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(7) Music on board ship, precautions respecting the care of instruments [[42-44]]

[[42]] All things considered, the privations experienced by passengers to India are by no means so numerous, or severe in their operation, as might at first view be apprehended. In many ships, ladies and gentlemen skilled in music are thus brought together, and by their united [[43]] talents afford a most pleasing recreation to all on board. Few vessels are totally destitute of some means to attract the parties towards the quarter-deck. There, in the cool of the evening, during fair weather, the merry dance for a while banishes ennui, and contributes to give a wholesome impetus to the circulation.

Ladies partial to music should be particularly careful that the piano-fortes they take with them be so constructed as to exempt them from those wondrous effects produced by the climate of India. The instruments made for exportation can never be depended upon, unless clamped at every joint with plates of brass, and secured in the more delicate parts by means of battens well screwed and cemented to the sounding-board. Experience has fully proved that the pianos most appropriate for hot climates were made by Clementi, Kirkman, and Tomkinson; but it is equally true that other artists in this line are becoming not less celebrated, by imitating, or excelling, the instruments of their predecessors.

Ladies will derive considerable convenience and gratification from having an exterior case made to enclose the piano-forte, leaving a space of about an inch all around. This outward safeguard should be of planed deal, stained of a mahogany colour, or painted; and it should open in front, so as to admit of playing the instrument, while its lid should be fixed upon hinges, that it may be thrown back at pleasure. The lower part of the frame maybe packed and laid by; a spare frame of deal being substituted during the voyage, with a set of shelves below, to contain music-books, &c.; all locked up by means of folding-doors. Both the exterior case and the frame should be furnished with lacquered iron handles, to lift them occasionally; but particularly to secure them to the [[44]] side of the ship, and to the deck. Without such a precaution the whole would be tumbled about, and shivered to atoms by the vessel's motion.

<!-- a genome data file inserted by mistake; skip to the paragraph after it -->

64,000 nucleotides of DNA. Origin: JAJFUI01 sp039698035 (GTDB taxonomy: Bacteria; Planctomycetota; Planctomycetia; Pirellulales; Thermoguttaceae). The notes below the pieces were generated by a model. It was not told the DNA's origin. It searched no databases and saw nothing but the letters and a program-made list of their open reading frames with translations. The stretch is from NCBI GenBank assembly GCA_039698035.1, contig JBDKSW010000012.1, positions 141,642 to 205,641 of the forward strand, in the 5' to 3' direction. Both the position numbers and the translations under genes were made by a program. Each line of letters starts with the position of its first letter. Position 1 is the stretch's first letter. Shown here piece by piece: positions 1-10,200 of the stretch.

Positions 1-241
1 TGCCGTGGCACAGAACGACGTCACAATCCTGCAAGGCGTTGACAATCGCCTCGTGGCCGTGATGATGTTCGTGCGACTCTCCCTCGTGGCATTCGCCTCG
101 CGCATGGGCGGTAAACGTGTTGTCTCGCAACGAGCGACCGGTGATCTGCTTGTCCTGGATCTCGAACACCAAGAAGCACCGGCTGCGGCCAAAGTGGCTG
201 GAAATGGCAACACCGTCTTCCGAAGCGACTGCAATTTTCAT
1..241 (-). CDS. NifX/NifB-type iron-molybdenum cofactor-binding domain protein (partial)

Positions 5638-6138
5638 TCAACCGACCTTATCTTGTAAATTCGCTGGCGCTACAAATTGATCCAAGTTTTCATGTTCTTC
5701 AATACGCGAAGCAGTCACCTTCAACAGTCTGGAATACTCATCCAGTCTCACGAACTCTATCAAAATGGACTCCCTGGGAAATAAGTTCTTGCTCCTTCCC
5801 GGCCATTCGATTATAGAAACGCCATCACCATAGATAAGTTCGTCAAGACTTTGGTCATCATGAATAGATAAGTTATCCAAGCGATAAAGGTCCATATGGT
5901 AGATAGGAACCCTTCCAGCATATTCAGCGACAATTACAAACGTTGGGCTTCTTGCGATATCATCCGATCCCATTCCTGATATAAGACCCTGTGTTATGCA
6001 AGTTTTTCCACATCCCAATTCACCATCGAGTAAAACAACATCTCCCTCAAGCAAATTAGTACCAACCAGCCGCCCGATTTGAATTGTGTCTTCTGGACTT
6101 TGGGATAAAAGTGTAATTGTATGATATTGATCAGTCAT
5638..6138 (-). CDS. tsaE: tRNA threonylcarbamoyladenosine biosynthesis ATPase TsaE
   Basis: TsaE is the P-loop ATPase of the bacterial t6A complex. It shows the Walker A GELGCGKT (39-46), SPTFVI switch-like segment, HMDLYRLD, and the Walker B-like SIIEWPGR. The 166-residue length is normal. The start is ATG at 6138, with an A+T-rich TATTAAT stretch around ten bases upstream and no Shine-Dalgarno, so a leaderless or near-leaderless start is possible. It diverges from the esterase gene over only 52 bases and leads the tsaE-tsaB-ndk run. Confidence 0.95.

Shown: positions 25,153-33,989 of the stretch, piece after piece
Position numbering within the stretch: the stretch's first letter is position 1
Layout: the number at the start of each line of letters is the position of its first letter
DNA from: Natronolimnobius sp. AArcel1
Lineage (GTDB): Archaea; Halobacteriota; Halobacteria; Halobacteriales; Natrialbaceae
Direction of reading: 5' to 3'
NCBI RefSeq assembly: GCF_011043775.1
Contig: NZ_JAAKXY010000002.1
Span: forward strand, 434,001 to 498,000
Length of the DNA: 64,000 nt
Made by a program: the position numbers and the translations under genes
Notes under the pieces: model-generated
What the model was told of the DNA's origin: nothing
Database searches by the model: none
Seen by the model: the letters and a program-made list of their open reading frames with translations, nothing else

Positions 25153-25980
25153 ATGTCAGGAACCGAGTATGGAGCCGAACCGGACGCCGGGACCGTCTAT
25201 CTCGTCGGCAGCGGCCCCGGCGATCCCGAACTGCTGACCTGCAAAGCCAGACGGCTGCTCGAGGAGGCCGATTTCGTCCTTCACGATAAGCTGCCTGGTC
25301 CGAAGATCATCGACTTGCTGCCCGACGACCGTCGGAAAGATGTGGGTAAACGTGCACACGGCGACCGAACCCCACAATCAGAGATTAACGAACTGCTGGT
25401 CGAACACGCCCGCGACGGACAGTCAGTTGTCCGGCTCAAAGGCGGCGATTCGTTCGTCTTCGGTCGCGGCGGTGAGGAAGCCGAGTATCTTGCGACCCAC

Gentlemen who perform on stringed instruments should be careful to provide an ample supply of strings, firsts and fourths especially; they being not only very dear, and perhaps damaged, when procurable, but at times not procurable in any part of India, for love or money! Reeds for hautboys, clarionets, bassoons, &c., are similarly circumstanced. Nor would it be superfluous for a lady to take with her several sets of wires for her piano; they being very scarce. At all events, she ought to qualify herself to tune the instrument. This may be learned in a month or six weeks, by attention to the instructions of a regular tuner, who will be well satisfied with a moderate compensation.

This is a point whereon one should dwell rather particularly; because even in Calcutta, Madras, or Bombay, a good tuner is not always to be found; and in all other situations throughout the interior, there is scarcely a professional person. Besides, in a country whose climate deranges the most skilful adjustment of the wires, often in a few minutes, merely by a slight exposure to heat or damp, the expense attendant upon such frequent tunings, as are indispensable, would speedily absorb the full value of the instrument itself -- the ordinary rates being a guinea for a grand-piano, and twelve shillings for a square one. Thus, whether for convenience, or economy, too much cannot be said to recommend that every lady, before she embarks, should be able to tune her piano.

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